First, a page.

either in reality or appearance, at the head of all codes, even of those that operated otherwise. But the closer contact of men with one another and the progress of their knowledge brought about an endless series of mutual actions and needs, which ever lay beyond the foresight of the laws and below the actual power of individuals. From this epoch began the despotism of opinion, which afforded the only means for obtaining from others those 鏉窞spa鎸夋懇甯?benefits and averting those evils, for which the laws failed to provide. It is this opinion that is the trouble equally of the wise man and the fool; that has raised the semblance of virtue to higher credit than virtue itself; that even makes the rascal 鏉窞榫欏嚖濡冨瓙闃佺櫨鑺卞潑 turn missionary, 鏉窞瀹跺涵寮忓吇鐢?because he finds his own interest therein. Hence the favour of men became not only useful but necessary, if a man would not fall below the general level. Hence, not only does the ambitious man seek after such favour as useful to himself, and the vain man go begging for it as a proof of his merit, but the man of honour also may be seen to require it as a necessity. This honour is a condition that very many men attach to their own existence. Born after the formation of society, it could not be placed in the general deposit; it is rather a momentary return to the 鏉窞绾﹀彛spa鑱旂郴鏂瑰紡 state of nature, a momentary
withdrawal of one鈥檚 self from the dominion of those laws which, under the circumstances, fail to afford the sufficient defence required of them.
Hence both in the state of extreme political liberty and in that of extreme political subjection the 婊ㄦ睙鍝噷瓒虫荡鏄崵鐨?ideas of honour disappear or get perfectly confused with others. For in the former the despotism of the laws renders the pursuit of the favour of others of no avail; and in the latter state the despotism of men, by destroying civil existence, reduces everybody to a precarious and temporary personality. Honour, therefore, is one of the fundamental principles of those monarchies that are a mitigated form of despotism, being to them what revolutions are to despotic States, namely, a momentary return to the state of nature, and a reminder to the chief ruler of the 鏉窞鎸夋懇淇濆仴鍏ㄥ浼氭墍 condition of primitive equality.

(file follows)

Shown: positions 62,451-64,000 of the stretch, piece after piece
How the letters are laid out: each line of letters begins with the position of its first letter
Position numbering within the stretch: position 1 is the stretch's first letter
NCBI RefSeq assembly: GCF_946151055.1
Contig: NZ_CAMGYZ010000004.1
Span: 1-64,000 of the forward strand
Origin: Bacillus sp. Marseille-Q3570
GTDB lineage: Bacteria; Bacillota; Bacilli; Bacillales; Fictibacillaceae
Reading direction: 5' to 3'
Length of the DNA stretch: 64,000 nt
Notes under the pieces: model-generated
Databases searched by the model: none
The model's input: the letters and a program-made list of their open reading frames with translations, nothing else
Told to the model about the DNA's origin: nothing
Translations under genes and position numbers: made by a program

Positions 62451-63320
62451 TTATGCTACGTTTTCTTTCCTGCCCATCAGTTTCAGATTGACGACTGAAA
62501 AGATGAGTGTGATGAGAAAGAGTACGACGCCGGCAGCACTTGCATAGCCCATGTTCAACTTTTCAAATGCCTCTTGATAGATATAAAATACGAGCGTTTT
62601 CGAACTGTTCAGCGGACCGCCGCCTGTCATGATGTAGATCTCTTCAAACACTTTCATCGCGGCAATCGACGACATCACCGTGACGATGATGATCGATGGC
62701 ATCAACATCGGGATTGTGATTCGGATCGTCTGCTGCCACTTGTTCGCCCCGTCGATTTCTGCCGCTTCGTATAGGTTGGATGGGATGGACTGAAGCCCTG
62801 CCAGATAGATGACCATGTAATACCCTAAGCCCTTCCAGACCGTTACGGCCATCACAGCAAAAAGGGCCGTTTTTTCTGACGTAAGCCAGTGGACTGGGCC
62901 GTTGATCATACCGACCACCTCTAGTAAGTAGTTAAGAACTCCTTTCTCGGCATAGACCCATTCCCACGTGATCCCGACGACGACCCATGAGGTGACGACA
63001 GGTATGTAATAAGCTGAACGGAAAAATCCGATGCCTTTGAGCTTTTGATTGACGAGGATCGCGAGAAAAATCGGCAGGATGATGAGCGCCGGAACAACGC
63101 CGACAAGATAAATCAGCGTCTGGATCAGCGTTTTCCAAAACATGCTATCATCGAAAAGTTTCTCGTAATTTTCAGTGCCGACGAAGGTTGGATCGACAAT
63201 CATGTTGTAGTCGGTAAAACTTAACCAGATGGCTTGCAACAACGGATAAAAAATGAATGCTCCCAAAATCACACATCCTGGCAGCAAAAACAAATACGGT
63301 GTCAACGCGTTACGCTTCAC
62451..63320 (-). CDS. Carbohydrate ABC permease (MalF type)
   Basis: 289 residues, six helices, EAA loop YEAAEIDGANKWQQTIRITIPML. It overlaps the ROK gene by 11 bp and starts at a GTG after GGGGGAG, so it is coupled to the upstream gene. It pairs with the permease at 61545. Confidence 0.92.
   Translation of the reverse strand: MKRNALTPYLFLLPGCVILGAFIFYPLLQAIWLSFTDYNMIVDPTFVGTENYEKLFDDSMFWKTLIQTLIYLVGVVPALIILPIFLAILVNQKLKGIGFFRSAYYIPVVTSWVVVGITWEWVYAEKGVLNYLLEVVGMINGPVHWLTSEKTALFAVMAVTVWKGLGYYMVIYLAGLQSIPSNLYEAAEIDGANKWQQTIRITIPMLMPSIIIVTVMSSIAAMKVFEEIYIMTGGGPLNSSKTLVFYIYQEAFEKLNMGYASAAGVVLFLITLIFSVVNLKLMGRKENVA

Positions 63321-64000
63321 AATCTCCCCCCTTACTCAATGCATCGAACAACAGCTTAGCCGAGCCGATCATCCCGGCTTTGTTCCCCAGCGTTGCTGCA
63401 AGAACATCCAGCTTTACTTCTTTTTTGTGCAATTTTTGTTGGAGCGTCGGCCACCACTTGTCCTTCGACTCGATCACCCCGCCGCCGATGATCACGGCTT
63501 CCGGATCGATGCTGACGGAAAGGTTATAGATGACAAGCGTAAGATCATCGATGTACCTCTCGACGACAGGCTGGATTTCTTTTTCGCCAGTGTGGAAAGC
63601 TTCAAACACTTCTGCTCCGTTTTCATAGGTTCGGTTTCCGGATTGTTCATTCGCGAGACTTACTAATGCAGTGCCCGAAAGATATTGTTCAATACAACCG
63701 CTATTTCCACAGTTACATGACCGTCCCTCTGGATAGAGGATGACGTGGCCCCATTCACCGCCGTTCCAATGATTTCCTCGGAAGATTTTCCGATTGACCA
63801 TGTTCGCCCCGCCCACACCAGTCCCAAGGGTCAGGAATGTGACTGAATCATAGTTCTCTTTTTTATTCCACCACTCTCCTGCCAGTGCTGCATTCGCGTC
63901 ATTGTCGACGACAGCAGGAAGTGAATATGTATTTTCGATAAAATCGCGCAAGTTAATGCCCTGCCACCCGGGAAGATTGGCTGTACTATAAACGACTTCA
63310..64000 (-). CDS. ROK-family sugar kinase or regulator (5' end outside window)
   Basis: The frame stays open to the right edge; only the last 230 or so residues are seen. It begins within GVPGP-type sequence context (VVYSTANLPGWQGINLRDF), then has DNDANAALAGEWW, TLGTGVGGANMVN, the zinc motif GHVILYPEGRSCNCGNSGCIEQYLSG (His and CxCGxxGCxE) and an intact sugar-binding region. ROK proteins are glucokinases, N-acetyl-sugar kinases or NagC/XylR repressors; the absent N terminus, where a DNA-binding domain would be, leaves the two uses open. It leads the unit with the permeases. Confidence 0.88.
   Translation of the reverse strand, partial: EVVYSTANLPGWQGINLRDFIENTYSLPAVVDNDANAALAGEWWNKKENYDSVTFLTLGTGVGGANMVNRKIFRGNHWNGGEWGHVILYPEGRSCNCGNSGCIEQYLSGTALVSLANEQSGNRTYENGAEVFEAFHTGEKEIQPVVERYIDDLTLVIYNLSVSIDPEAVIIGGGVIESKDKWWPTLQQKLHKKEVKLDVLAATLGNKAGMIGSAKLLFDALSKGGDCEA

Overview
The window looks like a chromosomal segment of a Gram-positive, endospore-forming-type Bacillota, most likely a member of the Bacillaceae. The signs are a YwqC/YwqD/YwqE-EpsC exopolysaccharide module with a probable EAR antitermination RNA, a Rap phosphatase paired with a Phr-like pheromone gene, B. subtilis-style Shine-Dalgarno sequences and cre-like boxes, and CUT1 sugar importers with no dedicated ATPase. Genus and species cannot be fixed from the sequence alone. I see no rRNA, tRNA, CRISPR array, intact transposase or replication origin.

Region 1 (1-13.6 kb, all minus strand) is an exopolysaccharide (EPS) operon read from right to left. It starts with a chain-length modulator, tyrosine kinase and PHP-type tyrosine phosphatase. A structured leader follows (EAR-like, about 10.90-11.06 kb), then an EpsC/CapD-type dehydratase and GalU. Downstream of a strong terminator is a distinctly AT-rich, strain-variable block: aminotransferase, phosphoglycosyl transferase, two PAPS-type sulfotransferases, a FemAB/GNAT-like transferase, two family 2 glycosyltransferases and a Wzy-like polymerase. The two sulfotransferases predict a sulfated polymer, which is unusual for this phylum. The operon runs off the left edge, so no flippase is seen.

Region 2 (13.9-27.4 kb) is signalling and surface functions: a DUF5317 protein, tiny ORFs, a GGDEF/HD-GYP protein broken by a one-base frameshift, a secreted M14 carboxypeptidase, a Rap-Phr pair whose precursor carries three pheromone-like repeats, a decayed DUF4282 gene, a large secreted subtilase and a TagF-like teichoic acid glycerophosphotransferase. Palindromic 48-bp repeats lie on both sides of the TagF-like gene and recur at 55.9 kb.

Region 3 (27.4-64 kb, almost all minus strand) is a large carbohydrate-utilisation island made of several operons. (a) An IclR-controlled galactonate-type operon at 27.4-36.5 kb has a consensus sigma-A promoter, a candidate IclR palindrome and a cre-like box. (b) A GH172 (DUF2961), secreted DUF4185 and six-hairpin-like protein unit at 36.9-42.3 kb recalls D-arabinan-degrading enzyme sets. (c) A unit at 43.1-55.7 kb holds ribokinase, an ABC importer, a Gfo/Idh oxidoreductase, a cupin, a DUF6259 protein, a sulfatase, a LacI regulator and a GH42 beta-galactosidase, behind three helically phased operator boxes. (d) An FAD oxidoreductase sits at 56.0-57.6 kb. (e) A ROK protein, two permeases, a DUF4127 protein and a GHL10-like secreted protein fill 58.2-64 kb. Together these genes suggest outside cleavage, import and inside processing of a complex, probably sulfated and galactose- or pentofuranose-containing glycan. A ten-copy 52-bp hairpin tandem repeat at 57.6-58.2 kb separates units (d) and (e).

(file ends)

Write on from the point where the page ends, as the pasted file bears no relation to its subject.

CHAPTER XXIX. DUELS.
From this necessity of the favour of other people arose private duels, which sprang up precisely in an anarchical state of the laws. It is said they were unknown to antiquity, perhaps because the ancients did not meet suspiciously armed in the temples, the theatres, or with friends; perhaps because the duel was an ordinary and common sight, presented to the people by gladiators, who were slaves or low people, and freemen disdained to be thought and called private gladiators. In vain has it been sought to extirpate the custom by edicts of death against any man accepting a challenge, for it is founded on that which some men fear more than death; since without the favour of his fellows the man of honour foresees himself exposed either to become a merely solitary being, a condition 鏉窞妗戞嬁ml insufferable to a sociable man, or to become the butt of insults and disgrace which, from their constant operation, prevail over the fear